Speaking to CulturAll outside Home Gallery on Manchester’s First Street in the bright July sunshine, after 17 months of on-and-off lockdowns, persistent disruption and a global pandemic, the Manchester International Festival director John McGrath does not find it hard to identify its emerging narratives. “There are clearly two themes: one is joy and the excitement and thrill of being with the world, with the community and each other and engaging with ideas. The other theme I feel running through the festival is thoughtfulness and reflection; which again is something we’re all hungry to do after what we’ve all been through.” Two years ago that might have seemed trite, but today it’s clear no festival needs an excuse to pursue these ideas.
Indeed, how those themes apply to the collective and the individual is something directly explored by Home’s exhibition Poet Slash Artist which mixes mediums to address the urban isolation, natural disasters and the sprites of emotion that have come to play on public and private consciences. The exhibit boasts a diverse collection of artists—most notably Inua Ellams, Jay Bernard, Tracey Emin and Lubaina Himid CBE—and is not unpolitical in its voice. Ellams’ Fuck Concrete visually and verbally details the hard edges of the metropolis, while Himid’s work, Reclaim the Night, addresses the challenges black women continue to face in cities. “It’s an old phrase ‘reclaim the night’, from 40 years ago perhaps, but I’m still asking if it’s possible for us to feel at home in the city. There are serious issues underlying all of this work; we take our audiences seriously and artists find many layers and many ways of saying things.”
That may sound like a truism but this year’s MIF can claim a special resonance as art returns to speak to power. The Whitworth Gallery’s Forensic Architecture exhibition is a compelling display of the power of data in dissecting and critiquing policy and persecution, revealing the reality of petrochemical polluters, the use of white phosphorus by Israel in Gaza and how the history of slave ownership is being eroded and discarded in Louisiana. In a similar vein, the massive public sculpture in Piccadilly Gardens, Big Ben Lying Down, by Marta Minujín, speaks of political and social imbalance and the North’s relationship with London— though without the nuance or insight to be more than a statement piece.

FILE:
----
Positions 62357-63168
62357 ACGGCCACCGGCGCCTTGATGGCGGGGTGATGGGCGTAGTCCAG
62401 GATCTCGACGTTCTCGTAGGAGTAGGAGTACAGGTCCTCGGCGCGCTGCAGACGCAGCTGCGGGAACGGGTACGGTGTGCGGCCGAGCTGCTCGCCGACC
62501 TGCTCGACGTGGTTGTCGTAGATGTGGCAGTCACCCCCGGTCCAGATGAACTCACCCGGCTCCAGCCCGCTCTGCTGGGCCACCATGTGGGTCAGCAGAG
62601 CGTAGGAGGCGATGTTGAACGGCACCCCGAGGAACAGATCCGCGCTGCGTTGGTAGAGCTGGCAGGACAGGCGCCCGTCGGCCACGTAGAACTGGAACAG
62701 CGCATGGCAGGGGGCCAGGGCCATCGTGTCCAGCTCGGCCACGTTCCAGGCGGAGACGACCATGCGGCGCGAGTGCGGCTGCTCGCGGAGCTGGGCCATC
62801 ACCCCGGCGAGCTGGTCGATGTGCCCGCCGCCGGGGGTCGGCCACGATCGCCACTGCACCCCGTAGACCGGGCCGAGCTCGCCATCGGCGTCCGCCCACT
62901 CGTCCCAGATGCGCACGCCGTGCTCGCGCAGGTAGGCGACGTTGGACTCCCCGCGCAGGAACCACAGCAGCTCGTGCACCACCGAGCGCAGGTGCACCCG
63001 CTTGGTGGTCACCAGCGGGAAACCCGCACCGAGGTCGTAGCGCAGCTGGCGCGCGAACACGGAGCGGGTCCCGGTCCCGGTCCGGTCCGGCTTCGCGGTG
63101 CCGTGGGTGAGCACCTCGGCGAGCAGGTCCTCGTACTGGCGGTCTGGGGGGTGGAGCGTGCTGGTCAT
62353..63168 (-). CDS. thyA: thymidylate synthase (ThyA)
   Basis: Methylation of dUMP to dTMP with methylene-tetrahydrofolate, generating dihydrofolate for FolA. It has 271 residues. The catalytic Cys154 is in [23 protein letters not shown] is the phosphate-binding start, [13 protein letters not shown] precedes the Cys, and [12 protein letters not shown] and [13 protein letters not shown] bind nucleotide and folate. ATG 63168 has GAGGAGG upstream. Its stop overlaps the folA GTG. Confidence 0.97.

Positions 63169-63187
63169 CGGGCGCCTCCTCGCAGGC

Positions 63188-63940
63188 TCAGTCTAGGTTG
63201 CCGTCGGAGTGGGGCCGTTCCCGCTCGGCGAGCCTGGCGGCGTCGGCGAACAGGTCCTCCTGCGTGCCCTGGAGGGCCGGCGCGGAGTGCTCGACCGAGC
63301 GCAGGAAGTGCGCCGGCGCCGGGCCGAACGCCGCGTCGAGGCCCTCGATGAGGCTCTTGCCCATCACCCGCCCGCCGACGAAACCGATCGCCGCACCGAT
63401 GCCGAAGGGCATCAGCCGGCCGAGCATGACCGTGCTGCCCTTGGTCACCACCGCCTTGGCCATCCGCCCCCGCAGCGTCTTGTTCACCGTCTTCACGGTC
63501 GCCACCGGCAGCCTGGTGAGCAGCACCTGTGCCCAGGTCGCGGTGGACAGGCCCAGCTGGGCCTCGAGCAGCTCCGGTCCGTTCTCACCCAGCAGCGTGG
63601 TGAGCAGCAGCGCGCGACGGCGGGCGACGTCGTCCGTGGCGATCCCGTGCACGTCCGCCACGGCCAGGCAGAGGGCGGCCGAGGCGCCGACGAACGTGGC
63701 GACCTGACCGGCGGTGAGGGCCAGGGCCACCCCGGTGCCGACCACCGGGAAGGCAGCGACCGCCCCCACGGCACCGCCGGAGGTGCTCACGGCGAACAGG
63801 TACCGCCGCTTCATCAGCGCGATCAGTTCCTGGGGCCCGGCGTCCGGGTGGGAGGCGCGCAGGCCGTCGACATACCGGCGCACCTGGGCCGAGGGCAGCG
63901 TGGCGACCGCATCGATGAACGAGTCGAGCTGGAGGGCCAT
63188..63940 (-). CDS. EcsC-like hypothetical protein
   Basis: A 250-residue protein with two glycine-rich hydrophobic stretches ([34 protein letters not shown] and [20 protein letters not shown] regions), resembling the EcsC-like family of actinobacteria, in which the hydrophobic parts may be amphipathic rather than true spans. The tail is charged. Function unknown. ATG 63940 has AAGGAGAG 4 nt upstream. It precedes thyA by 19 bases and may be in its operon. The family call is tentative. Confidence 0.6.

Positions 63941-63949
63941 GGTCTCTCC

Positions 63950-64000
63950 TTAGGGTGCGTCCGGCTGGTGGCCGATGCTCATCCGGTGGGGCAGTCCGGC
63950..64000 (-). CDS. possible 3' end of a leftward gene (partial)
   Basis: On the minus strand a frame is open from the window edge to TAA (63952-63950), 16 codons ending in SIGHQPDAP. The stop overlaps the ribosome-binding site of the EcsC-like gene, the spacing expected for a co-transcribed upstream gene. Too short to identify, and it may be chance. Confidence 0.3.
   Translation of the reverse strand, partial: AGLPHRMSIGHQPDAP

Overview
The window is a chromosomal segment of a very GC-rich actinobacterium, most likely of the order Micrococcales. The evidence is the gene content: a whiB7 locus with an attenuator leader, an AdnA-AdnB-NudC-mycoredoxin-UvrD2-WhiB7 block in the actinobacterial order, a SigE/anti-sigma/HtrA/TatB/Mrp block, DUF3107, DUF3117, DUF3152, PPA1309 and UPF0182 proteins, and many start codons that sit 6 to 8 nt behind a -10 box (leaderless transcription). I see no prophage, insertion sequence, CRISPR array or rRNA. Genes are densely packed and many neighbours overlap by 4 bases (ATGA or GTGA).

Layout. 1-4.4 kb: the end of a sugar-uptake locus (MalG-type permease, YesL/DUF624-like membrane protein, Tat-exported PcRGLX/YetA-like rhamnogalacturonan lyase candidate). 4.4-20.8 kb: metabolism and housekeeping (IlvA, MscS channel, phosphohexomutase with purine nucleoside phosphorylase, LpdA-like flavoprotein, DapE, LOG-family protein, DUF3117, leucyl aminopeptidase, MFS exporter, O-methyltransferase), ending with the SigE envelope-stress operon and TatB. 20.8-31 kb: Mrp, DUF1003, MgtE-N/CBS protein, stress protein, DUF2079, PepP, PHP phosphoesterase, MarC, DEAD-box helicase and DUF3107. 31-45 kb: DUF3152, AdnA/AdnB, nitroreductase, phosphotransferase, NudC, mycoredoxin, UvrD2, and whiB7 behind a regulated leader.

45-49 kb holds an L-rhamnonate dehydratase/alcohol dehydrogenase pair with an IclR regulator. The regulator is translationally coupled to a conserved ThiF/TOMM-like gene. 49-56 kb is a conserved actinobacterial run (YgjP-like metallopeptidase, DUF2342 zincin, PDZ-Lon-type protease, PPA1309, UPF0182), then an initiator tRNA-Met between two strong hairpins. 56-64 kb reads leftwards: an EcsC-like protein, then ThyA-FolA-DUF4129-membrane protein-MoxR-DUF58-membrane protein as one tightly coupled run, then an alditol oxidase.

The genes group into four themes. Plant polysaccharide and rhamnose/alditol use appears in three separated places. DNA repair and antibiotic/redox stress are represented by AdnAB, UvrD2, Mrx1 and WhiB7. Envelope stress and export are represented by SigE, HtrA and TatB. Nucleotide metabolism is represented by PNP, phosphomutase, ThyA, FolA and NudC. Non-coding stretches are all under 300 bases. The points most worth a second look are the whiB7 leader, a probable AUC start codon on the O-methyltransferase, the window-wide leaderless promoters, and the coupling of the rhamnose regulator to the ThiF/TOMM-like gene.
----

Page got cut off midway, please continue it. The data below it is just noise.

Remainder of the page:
Art festivals must be of their time and speak to our world but they should also promise something for the future. The importance of reflection must be validated by genuine vision. This year that can be found at EART: A Manifesto of Possibilities at the Dantzic building. The recalibration of self-expression within society that artist Rashid Rana undertakes is thick with words and the mores of post-modern academia but liberating in its mission to redefine the fundamentals of the world and the meaning and purpose of consumerism, design and social policy. You can visit the nearby shop to purchase the brandless commodities that illustrate EART’s Brave New World.
Is this really the future, though? Is the next step the anti-brand and self-expression through independent choice vs commercial coercion, I ask curator Alnoor Mitha.
“Well, how much did you pay for that lemonade you bought from the EART shop?”
It seems EART is finding some value…
The big ideas are not suffocating though. There is plenty to speak to lived experiences and to celebrate the diversity and blends of culture that make Manchester, and the UK, such a vibrant space. Most notably you can see this in Cephas Williams’ Portrait of Black Britain displayed throughout the Arndale Shopping Centre and Laure Prouvost’s The Long, Waited, Weighted Gathering at Manchester Jewish Museum. Both sit perfectly within their settings. Williams’ work hangs as dignified public art above the murmur of the city; Prouvost’s hangs within the old synagogue to tell the more intimate stories of three Jewish women and their Manchester experience. Likewise, Kemang Wa Lehulere’s I Love You Too punctuates the round space of the Central Library’s reading room like an arranged offering to the difficult and elusive demons of public education in South Africa.
Reflection and joy are obvious themes for an international festival in 2021 but that is because they are necessary. Art won’t bury the pandemic but it will remind us that we are not defined by viruses and that both hope and hate remain. The festival closes with the arrival of Little Amal, a 3.5m high puppet walking across Europe to highlight the plight of so many refugees and displaced people around the world. We don’t know whether the city will be her new home but the Manchester International Festival is indeed a celebration of the two home tenets so many of us search for: joy and reflection.